I look for a couple of glasses in the kitchen even though I know I don’t have any, and I can feel the familiar anticipation building in my chest. This is what it used to be like, back when I did this every night. Sometimes I wanted feverish pain and sometimes I wanted blinding euphoria, and then there were the times I just wanted to feel my body jerk and burn as I threw up. I wonder what type of night it will be tonight.

“I don’t have any glasses,” I say as I sit next to Laurel on the sofa. She pulls the stopper out of the tequila and has a long swig before she passes it to me. I have a smaller sip, and it burns the back of my throat as it hits.

“How are you finding your new home?” Laurel asks, with obvious distaste as she racks up a couple of lines. She remembers how I like mine, skinny and long. I keep my eyes trained on the coke, ignoring her question.

“If Dylan the Saint could see us now,” she says when I lean over to snort mine using the straw she passes me. The coke tastes metallic, cut with something petrol-like, hopefully not actual petrol.

“Did you go to rehab last year?” she asks after doing her own line, which is much smaller than mine. I shake my head, wishing she’d stop talking for a minute so that I could feel the adrenaline make way for the strange buzzing calm, closely followed by an intense spike in clarity.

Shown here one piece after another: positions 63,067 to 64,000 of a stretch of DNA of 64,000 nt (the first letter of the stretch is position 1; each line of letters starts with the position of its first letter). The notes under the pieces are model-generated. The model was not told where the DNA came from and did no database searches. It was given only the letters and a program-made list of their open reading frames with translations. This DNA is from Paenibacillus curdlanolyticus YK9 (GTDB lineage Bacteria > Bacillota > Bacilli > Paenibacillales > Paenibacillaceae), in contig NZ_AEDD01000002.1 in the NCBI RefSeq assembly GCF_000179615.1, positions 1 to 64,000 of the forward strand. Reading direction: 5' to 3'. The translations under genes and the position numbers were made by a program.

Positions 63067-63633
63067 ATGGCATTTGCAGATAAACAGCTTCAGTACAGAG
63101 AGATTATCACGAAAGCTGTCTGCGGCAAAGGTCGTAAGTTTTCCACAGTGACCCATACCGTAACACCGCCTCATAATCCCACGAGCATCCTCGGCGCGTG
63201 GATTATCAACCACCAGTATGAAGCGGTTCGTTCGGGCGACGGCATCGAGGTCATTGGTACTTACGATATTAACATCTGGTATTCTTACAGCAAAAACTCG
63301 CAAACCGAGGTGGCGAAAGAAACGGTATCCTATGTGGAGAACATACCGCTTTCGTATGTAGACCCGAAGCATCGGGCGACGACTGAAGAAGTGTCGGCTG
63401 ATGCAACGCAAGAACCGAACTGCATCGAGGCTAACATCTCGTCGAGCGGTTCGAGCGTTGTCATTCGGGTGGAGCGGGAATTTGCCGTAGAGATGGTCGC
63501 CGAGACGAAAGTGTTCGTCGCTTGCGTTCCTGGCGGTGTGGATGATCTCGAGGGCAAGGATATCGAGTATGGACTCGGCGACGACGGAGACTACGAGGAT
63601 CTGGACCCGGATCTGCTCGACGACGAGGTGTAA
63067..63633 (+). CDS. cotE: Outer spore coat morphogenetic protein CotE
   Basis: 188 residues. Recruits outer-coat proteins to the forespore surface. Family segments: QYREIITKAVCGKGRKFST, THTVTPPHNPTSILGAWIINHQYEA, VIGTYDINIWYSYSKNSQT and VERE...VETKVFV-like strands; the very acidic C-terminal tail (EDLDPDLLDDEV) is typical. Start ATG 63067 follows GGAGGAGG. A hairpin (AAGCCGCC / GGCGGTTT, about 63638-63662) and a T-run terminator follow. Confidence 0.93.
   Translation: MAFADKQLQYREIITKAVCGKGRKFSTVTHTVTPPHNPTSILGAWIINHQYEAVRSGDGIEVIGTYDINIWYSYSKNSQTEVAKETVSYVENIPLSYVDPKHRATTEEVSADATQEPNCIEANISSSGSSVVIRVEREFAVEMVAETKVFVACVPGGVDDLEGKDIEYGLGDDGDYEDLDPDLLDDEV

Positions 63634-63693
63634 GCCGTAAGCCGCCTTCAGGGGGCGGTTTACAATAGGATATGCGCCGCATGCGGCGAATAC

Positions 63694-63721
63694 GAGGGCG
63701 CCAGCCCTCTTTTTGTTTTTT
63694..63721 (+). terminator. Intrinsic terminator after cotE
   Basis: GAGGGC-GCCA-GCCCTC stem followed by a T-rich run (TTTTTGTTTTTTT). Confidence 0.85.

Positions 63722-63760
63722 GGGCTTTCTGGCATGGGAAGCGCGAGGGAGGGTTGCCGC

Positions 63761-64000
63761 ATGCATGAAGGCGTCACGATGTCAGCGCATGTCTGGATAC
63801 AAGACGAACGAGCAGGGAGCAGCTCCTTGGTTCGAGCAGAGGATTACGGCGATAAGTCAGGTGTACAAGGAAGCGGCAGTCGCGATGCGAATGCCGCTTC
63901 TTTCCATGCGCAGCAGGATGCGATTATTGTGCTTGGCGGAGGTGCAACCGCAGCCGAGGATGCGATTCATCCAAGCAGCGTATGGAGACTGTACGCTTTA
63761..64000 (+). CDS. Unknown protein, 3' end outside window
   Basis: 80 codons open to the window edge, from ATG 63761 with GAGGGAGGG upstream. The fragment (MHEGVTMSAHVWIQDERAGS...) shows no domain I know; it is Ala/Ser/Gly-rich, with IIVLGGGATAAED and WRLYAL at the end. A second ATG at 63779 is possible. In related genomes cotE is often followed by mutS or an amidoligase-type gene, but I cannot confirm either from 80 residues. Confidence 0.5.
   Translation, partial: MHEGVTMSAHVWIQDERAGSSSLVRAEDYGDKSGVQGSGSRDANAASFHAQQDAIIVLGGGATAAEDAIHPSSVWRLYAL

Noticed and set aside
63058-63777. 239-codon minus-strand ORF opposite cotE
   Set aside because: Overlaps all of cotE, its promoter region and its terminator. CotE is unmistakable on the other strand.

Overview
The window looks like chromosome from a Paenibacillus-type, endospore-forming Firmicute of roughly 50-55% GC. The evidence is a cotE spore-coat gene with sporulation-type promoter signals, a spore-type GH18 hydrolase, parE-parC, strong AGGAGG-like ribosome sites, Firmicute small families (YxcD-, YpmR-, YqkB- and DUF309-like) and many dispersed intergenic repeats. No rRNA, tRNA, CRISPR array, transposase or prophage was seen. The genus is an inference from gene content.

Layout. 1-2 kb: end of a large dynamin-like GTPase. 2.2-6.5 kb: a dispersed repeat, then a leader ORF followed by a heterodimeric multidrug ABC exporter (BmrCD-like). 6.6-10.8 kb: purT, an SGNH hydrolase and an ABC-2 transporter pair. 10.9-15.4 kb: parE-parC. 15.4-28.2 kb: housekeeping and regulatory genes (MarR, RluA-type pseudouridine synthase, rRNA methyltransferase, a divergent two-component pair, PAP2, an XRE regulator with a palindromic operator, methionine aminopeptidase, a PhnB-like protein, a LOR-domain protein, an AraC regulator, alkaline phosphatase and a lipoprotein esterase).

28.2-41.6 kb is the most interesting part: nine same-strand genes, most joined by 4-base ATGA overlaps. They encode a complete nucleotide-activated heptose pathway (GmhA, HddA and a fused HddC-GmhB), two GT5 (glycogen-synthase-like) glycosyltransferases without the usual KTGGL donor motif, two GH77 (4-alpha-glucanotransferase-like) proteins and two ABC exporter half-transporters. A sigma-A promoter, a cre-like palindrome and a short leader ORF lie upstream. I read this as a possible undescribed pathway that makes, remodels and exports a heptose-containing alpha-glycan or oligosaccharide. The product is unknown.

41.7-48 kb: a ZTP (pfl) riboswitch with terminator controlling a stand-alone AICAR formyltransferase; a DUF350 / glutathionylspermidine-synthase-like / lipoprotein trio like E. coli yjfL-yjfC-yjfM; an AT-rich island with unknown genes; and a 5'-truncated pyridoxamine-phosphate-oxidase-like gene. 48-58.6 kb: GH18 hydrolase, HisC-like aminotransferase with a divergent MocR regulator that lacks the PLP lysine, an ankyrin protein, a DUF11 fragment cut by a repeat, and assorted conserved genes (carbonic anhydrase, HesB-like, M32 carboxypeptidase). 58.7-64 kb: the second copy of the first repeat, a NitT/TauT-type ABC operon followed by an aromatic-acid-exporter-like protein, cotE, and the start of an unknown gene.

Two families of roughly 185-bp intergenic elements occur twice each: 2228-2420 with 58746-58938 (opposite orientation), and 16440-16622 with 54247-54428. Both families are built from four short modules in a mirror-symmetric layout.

“For fuck’s sake, Grace, talk to me.”

“I told you, I went to my parents’.”

“For the entire year? You were in Anaheim for a year. Less than one hour away. What were you doing there?”

I try to remember. What was I doing there? Now I can feel the coke flooding through me. My skin feels tingly, and I’m already clenching my jaw, so I grab the bottle of tequila and have another swig. It’s always a balancing act between the two. Too much coke and you feel on edge, too much alcohol and you feel weighed down.

“I think I was trying to make my parents like me.”

“Did it work?” Laurel is talking faster now, leaning toward me. Urgency drills through me, and it’s bordering on too intense, and I know that the only way to harness it is to grab it quickly and channel it somewhere. I focus on Laurel, the concern in her eyes that I’m only now thinking may actually be real. I always get everything wrong.

“My mom said it was ‘illuminating’ spending so much time with me.”

“As in, you lit up the entire house?”